The Moto X Pure Edition features a dual front-facing speaker setup that allows for really good sound quality, further enhancing the media-consumption and gaming experience that is available with the large display.
The Moto X Pure Edition comes with a 3,000 mAh non-removable battery, but the battery life it provides is unfortunately not very impressive. Depending on your usage, you may find yourself running out of battery even a couple of hours before your day ends. The device’s fast charging capabilities prove to be the savior here, and if you can manage to plug in the device for even a short time at some point during the day, that extra boost should be enough to then get you over the line. This is of course, not what is expected from our smartphone batteries, but until a better solution is in place, fast charging is a crutch that we can all lean on.
Motorola hasn’t had the best track record as far as the cameras of their flagship smartphones are concerned, but that is luckily no longer the case. The Moto X Pure Edition boasts a vast improvement in the camera department when compared to its predecessors. It may not exactly match the very high standards set by the best smartphone cameras out there, but it does feature high enough quality to make it a good daily companion.
Apart from the fact that having this camera means that you won’t be missing your DSLR too much, the best part about the camera experience has to do with how easy it is to get into the camera, requiring just a couple of twists of your wrist to launch the camera app. That said, the application that Motorola uses for its camera isn’t very good, with it not only lacking in a lot of manual controls, but also the way you’re expected to take a shot by tapping on the viewfinder, instead of there being a dedicated on-screen button on the side, isn’t something I like. Having to drag the focus point around is not necessarily the way I want to cater a shot.
When it comes to the 5 MP front-facing camera, there is now a LED flash accompanying it as well, but unless you are taking a lot of selfies all the time, and while in dark environments, like in a club, there aren’t a lot of situations where you’ll end up using the front-facing flash. When it is used, the subject tends to get washed out, and the selfies don’t end up looking all that great anyway.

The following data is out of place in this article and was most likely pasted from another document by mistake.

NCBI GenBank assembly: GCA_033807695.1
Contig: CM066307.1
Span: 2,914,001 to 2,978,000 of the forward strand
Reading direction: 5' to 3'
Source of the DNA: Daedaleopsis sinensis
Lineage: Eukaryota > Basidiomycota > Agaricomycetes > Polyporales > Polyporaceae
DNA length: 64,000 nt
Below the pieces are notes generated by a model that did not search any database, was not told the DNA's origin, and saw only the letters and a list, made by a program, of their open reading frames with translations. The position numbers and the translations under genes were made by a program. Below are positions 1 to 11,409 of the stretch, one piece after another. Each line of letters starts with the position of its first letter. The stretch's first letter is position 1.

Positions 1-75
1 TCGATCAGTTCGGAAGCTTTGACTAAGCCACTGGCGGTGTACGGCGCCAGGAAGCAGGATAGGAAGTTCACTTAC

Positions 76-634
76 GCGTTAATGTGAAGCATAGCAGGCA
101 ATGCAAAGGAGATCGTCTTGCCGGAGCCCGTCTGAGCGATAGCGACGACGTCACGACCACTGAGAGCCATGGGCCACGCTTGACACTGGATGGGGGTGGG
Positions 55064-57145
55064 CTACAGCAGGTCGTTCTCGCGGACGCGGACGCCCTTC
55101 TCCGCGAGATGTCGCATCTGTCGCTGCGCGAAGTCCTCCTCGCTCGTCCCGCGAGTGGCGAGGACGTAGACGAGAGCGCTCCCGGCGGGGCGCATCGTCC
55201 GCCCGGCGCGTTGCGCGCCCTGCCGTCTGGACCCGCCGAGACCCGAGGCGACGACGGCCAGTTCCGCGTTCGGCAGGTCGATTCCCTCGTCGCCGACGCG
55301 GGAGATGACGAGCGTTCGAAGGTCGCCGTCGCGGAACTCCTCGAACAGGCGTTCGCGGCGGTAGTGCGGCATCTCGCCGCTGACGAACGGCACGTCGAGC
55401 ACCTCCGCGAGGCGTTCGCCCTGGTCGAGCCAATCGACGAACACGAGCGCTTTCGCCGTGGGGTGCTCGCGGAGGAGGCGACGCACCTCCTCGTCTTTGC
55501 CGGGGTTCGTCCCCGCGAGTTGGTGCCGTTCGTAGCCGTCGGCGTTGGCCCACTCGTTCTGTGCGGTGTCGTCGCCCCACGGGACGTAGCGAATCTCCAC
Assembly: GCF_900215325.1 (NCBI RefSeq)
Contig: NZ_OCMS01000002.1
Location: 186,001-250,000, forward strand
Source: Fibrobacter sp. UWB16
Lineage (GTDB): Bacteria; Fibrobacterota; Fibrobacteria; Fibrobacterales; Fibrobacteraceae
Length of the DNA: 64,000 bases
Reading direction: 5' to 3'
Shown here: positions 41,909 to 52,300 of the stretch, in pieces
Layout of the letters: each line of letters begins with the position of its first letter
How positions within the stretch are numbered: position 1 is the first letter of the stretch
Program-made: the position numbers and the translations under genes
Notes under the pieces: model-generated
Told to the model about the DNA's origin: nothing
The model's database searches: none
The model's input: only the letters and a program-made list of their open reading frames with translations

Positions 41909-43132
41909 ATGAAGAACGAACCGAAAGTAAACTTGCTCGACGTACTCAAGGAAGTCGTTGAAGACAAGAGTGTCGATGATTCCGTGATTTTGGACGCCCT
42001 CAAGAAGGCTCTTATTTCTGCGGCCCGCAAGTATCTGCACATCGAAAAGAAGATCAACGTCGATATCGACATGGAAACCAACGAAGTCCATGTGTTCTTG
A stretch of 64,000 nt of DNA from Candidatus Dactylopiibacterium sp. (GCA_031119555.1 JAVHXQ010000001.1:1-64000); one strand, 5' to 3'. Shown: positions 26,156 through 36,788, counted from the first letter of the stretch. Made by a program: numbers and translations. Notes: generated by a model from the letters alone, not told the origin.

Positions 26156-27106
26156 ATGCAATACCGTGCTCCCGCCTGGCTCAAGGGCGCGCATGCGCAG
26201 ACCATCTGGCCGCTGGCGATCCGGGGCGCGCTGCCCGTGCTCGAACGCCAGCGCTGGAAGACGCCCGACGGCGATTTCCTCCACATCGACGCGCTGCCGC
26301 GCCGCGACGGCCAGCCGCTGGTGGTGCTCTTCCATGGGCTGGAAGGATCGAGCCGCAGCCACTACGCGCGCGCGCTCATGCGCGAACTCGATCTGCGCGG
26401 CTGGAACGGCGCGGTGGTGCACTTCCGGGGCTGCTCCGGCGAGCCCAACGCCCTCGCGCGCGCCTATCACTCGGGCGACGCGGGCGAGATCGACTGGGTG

Despite not being under the Google umbrella anymore, Motorola is still providing for an almost Nexus-like feel with the Moto X Pure Edition, with any extras that are baked in serving only to further enhance the software experience.
Among the extras in software is Moto Assist, that will know when the device needs to be completely quiet to avoid interruptions, and it can read your messages out to you, or let you know who is calling. Moto Voice is another very useful addition, which lets you use voice commands to get things done, and the best part here is the ability to customize the key phrase that wakes the device up.
Quad HD resolution, 515 ppi
1.8 GHz hexa-core Qualcomm Snapdragon 808 processor
Adreno 418 GPU
expandable via microSD up to 128 GB
21 MP rear camera with dual LED flash
5 MP front-facing camera with wide angle lens and front-facing flash
Universal LTE bands
Android 5.1.1 Lollipop
Coated Silicon Rubber
Horween leather and natural wood
Motorola has to be given credit for providing a pretty good smartphone at a decent price point. While the latest flagship device is more expensive that previous generations used to be, not only are you getting a more premium product this time around, but the Moto X Pure Edition is still cheaper than most other competing high-end flagship smartphones out there. The best part about this smartphone is that it is all about choice, and that is what makes for a very compelling smartphone.
It may not be perfect, but the Moto X Pure Edition is definitely one of the better smartphone offerings of 2015.